On the flip side, examples of the Traditional Trakehner both before and after his retooling (smooth vs. rough body) have been found within the same run, which shows it is possible that there could have been enough blanks of the N5-stamped bodies to fill the needs of a special run and small regular run. Maybe that's why the Saddle Club set was mysteriously switched out in 1996. Again, this is only a theory, I cannot prove anything.

Next: The Stamp of Approval - B for Breyer & Other Mold Stamp Stories

Many thanks to MySt for allowing me to discuss her theory and to fill in the gaps in my belly pictures with those from her excellent site, My Stablemates where she is hard at work providing profile and belly pictures of all of her models.


  1. Does this mean there were actually 2, quite similar, kinds of old plastic, both used before they switched to polystyrene?

    1. Apparently so, though they seem to be in the same plastic "family" if you know what I mean. There doesn't seem to be a difference discernible to the casual eye (hence the B stamp), as there is with polystyrene.

  2. I just purchased a complete Sears 1989 set in original box and bags (Yeah!!!), and I'm pretty sure they are the originals as they all look and feel right and have those sloppy glossed eyes, but this Morgan Stallion does have a belly stamp though...
    Since I read this post I'm all into these stamps and working on a series of G1 belly pictures and found all kinds of little differences in the setting of the stamps, which hopefully should give a little more insight on the age of specific models once I get them all lined up.

    1. That is too cool! He must be a left-over body or else they started stamping again in late 1989. It's so hard to pin-point actual dates as Breyer didn't keep records for things like this, so the data had to be collected from the personal observations of various hobby folk. I wouldn't have known anything about the Morgan Stallion's stamp adventures if it weren't for Nancy Young's book.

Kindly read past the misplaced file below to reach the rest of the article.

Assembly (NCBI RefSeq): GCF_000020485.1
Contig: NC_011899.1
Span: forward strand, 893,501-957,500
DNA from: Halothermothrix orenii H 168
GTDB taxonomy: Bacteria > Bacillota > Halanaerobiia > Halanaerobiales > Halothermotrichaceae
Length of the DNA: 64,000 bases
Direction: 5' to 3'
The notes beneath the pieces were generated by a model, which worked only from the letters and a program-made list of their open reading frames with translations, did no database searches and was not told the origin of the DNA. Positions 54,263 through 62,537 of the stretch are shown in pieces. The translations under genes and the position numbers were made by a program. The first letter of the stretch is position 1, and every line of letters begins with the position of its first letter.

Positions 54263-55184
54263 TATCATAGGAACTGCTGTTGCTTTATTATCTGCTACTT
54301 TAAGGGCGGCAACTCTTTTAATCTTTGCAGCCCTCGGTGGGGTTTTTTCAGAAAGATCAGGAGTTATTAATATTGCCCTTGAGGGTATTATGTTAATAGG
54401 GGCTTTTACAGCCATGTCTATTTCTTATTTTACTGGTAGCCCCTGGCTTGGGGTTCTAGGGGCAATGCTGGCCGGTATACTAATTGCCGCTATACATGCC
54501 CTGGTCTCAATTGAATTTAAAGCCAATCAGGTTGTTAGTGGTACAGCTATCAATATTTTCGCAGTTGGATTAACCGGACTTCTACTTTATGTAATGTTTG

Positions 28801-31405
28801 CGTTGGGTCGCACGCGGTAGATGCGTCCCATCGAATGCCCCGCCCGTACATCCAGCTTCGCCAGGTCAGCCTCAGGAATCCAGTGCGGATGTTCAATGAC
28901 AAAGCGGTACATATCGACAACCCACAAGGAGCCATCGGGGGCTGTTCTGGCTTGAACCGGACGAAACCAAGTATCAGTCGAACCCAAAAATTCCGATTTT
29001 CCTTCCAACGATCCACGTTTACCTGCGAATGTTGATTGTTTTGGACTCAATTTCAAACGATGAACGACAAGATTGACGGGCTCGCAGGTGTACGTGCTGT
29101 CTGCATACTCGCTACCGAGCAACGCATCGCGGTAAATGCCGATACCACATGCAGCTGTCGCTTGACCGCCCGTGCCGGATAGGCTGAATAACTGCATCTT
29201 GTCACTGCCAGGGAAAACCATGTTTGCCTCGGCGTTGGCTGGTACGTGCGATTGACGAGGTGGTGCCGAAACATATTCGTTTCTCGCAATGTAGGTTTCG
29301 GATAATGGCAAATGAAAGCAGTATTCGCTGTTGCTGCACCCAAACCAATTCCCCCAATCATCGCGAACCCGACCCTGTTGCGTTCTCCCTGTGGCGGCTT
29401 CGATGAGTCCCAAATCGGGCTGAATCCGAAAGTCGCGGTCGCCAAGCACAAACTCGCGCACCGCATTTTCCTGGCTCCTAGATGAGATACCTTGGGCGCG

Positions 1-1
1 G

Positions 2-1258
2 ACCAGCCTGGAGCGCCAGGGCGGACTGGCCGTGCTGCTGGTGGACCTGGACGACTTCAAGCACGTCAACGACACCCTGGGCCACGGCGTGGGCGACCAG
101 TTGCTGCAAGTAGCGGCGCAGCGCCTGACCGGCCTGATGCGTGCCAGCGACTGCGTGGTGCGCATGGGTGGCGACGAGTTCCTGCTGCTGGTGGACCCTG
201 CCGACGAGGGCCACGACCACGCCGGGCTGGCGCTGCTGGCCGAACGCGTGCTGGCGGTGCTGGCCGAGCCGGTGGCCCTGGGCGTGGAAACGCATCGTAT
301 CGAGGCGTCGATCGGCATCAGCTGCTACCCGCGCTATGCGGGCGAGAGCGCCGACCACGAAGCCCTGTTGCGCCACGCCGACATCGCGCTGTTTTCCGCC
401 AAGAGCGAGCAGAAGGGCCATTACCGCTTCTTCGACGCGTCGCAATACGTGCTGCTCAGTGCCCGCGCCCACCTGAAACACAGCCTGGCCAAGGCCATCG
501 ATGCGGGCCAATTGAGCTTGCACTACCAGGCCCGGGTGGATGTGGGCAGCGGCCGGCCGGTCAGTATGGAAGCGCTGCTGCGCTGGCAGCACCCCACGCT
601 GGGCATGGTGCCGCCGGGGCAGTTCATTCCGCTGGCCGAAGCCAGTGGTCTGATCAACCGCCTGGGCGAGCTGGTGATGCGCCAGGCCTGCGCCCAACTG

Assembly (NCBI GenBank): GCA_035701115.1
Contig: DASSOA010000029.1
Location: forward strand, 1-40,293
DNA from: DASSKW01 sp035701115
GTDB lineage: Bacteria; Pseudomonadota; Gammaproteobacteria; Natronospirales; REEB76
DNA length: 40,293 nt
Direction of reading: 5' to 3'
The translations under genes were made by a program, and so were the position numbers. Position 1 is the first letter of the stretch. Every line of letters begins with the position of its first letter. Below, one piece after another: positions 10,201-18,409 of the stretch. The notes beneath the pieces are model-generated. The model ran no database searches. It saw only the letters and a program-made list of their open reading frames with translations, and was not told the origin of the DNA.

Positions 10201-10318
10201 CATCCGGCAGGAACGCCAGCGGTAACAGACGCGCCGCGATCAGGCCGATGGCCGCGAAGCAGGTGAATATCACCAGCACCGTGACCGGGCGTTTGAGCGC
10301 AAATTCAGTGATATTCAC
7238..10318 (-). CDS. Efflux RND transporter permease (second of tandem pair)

I can't wait to see your pictures!

    2. Well I still have a lot of pictures to take, but I noticed quite some little differences in other sramps as well. I also made a start with an experimental Arabian Mare page in my Photobucket account. The main trouble at the moment is getting the settings right though, as they don't seem to do what they're supposed to...

  3. I have a 1990 Chestnut SR Morgan Stallion who does not appear to have a mold mark...he must have been part of the leftover stock from the previous mold mark removal! I really like the chart detonating the changes- do you mind if I print it to use for documentation on the chestnut guy? I'd site the blog as the source of course :)

    1. Hi MusicSparkles,

      That's really cool that you have a stampless 1990 model! Would you mind waiting a week or two before printing off the chart? This post is about to undergo a major overhaul and the chart is going to change. While I was on holiday in Texas I had access to a later edition of Nancy's book which provided additional information on this subject which has necessitated a re-write. :)

      Thank you so much for reading!

  4. I have a 1991 Sears Palomino with the stamp. When I found him it surprised me as I thought all were stampless!

    1. Yes, isn't that cool? I can assure you there are 2 versions, for I have them both!